Syrians flee govt advances in eastern Ghouta: Orient TV

Smoke billows following Syrian government bombardments on the besieged rebel-held town of Hamouria in the eastern Ghouta region on the outskirts of the capital Damascus on March 3, 2018. (AFP)
Updated 04 March 2018
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Syrians flee govt advances in eastern Ghouta: Orient TV

BEIRUT: Hundreds of people are fleeing advances by Syrian government forces in eastern Ghouta, a war monitor and a resident said on Sunday, as Damascus presses an offensive to crush the last major rebel stronghold near the capital.
Government forces are thrusting into the besieged rebel enclave from its eastern edge in an apparent bid to split it in two - a pattern of attack used repeatedly by Damascus and its allies in the war entering its eighth year.
Orient TV, which supports the opposition to President Bashar al-Assad, said advances by pro-Assad forces had triggered large-scale displacement. People were seeking shelter in areas closer to the centre of the eastern Ghouta, said the resident, who estimated thousands were on the move.
The Syrian Observatory for Human Rights, a UK-based organisation which reports on the war, estimated that between 300 to 400 families had fled, adding that government bombardment was focused on the town of Mesraba.
Damascus, backed by Russia and Iran, has been waging one of the deadliest offensives of the war in eastern Ghouta, killing hundreds of people in a fierce air and artillery bombardment over the last two weeks.
The UN Security Council demanded a 30-day countrywide ceasefire a week ago, but this has failed to take effect.
No permission for convoy
Russia has instead called for daily, five-hour humanitarian ceasefires to allow for aid deliveries and evacuations of civilians and wounded. No aid has been delivered however, and the US State Department has called the Russian plan a “joke”.
The Russian military said militants in eastern Ghouta had imposed a curfew in areas under their control to prevent civilians from leaving through a humanitarian corridor during the truce, Interfax news agency reported. Rebel officials have consistently denied stopping civilians from leaving.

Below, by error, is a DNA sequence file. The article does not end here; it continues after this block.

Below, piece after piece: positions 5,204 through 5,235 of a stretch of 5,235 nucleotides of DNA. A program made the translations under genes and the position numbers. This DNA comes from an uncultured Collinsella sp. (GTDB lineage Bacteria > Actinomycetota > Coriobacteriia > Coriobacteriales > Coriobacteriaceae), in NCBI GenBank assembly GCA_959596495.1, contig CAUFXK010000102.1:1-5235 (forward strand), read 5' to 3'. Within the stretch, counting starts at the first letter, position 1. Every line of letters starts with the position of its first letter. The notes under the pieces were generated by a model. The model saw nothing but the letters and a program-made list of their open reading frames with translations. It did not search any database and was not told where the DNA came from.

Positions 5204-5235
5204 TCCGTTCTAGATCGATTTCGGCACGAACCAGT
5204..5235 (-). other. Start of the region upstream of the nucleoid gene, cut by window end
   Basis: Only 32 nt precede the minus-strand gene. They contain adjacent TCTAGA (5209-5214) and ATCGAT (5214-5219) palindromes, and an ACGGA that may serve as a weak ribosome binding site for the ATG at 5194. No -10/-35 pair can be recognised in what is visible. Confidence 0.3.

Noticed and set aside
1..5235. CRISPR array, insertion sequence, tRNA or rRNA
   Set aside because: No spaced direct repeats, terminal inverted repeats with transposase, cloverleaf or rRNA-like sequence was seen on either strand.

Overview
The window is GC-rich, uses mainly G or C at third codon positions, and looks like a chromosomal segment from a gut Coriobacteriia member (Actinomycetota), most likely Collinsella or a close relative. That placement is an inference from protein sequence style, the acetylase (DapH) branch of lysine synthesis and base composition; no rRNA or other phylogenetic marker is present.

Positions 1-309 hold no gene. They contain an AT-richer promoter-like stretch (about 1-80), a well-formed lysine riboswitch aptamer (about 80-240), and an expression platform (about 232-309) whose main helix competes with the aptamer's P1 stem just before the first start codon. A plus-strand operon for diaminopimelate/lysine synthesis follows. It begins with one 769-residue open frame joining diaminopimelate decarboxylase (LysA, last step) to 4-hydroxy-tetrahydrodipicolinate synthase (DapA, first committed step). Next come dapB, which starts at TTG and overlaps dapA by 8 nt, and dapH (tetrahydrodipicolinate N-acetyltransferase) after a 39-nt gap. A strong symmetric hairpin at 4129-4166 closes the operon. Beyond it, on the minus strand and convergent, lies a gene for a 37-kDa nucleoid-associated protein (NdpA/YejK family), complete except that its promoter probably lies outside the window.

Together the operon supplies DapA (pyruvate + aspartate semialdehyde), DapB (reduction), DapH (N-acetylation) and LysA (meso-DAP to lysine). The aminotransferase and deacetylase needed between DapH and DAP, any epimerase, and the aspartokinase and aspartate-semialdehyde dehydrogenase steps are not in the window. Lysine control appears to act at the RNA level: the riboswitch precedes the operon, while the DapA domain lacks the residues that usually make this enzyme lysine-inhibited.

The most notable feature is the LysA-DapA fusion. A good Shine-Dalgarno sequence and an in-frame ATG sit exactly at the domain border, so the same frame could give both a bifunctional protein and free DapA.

A UN official in Syria told Reuters a humanitarian convoy carrying life-saving supplies from UN and other aid agencies would not enter eastern Ghouta as had been planned on Sunday, citing a lack of permission.
Western diplomats said that the Syrian government had not given the final clearances needed for safe access.
The convoy of some 40 trucks had been due to go to Douma in the government-besieged enclave near Damascus, where some 400,000 people need food, medical and other supplies, the UN says. Only one small convoy with supplies for 7,200 people has been allowed to Ghouta so far this year, in mid-February.
A Western diplomat, speaking on condition of anonymity, drew a parallel with rebel-held eastern Aleppo where no aid convoys were allowed to enter in late 2016 before it fell to government forces: “Similar to the lack of approval to get aid into East Aleppo - lots of talk and no action.”


US to send 1,000 additional troops to the Middle East

Updated 19 min 59 sec ago
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US to send 1,000 additional troops to the Middle East

DUBAI/WASHINGTON: Acting US Defense Secretary Patrick Shanahan announced on Monday the deployment of about 1,000 more troops to the Middle East for what he said were “defensive purposes,” citing concerns about a threat from Iran.
“The recent Iranian attacks validate the reliable, credible intelligence we have received on hostile behavior by Iranian forces and their proxy groups that threaten United States personnel and interests across the region,” Shanahan said in a statement.
Reuters first reported plans to send US additional troops to the Middle East earlier on Monday.
Fears of a confrontation between Iran and the United States have mounted since last Thursday when two oil tankers were attacked, more than a year after President Donald Trump announced Washington was withdrawing from a 2015 nuclear deal.
Iran said on Monday it would soon breach limits on how much enriched uranium it can stockpile under the deal, which a White House National Security Council spokesman said amounted to “nuclear blackmail.”